By Beth Kowitt
January 29, 2018

Alternative or “clean” meat startup Memphis Meats is on a mission to eradicate protein sourced from livestock.

But this morning the Silicon Valley-based company announced an investment from just the type of company it’s trying to disrupt: Tyson Foods, one of the world’s biggest meat producers.

Tyson, which produces about one in five pounds of chicken, beef, and pork in the U.S., invested in Memphis through its venture capital arm. It joins the likes of Cargill, Richard Branson, Bill Gates, Atomico, and DFJ. The terms of the deal were not disclosed, but Memphis said the funding will go toward research and development and expanding the Memphis team.

Memphis Meats co-founder and CEO Uma Valeti told Fortune that he has intentionally pursued a wide range of investors that represent different parts of the food and financial ecosystem. “We want to continue building alliances and being inclusive,” he says. “Taking a divisive approach in this is not going to be helpful for us as well as everyone else.”

In the case of the investments from Tyson and Cargill, Valeti noted that Memphis will benefit from their deep knowledge of meat distribution. “They really understand how to scale up,” he says. “They’ll help us learn a lot about getting meat on the shelf.”

Tyson CEO and president Tom Hayes acknowledged in a post on the company’s site that the investment “might seem counterintuitive,” including “to some inside our company.”

But he explained that in a world with a ballooning population and where the No. 1 thing consumers say they want in their diet is protein, companies like Tyson will have to figure out how to answer these demands in a sustainable way.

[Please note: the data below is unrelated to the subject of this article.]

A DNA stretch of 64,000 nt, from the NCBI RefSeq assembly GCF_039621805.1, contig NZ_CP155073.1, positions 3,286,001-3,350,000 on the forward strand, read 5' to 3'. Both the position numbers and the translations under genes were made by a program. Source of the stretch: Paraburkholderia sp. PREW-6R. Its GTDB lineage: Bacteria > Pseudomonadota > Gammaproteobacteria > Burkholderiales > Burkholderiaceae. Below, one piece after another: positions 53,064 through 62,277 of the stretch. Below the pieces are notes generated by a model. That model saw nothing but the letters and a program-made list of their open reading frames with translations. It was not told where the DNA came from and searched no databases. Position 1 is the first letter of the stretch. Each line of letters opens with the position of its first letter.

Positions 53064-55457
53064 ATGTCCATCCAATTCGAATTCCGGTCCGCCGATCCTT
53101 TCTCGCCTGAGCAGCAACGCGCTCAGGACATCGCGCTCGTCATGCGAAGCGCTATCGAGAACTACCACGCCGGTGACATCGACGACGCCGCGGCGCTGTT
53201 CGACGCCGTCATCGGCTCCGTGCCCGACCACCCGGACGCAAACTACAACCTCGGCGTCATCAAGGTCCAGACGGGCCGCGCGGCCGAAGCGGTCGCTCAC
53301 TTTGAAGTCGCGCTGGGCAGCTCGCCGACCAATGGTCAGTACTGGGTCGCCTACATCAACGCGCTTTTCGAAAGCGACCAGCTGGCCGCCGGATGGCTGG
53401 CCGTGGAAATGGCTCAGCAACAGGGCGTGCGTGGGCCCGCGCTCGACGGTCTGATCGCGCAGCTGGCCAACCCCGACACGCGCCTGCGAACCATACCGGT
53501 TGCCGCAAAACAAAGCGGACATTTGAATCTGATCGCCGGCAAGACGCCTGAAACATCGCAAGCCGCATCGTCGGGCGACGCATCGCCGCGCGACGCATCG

Tyson has also backed Beyond Meat, which is attempting to replicate the taste of meat with plants. Memphis, meanwhile, is trying to create meat by growing it from animal cells.

“We believe it will take a combination of innovative and traditional approaches,” Hayes wrote, adding “This isn’t an “either or” scenario; it’s a “yes and” scenario.”

Valeti believes that “cultured” meat, as the industry calls it, will eventually win out. But in the meantime cultured, plant-based, and meat from animals will live side by side. “At the end of the day, taste is going to win and pricing is going to win.”

As Fortune reported in December, the reception of Big Food’s investment in the alternative meat industry has been a strange twist: “When legacy packaged food companies began gobbling up natural food startups, the latter lost much of their street cred. But the opposite has happened with meat nouveau: Big Food’s backing has helped validate the burgeoning industry.”

Editor’s Note: The headline of this story has been updated for clarity.


You May Like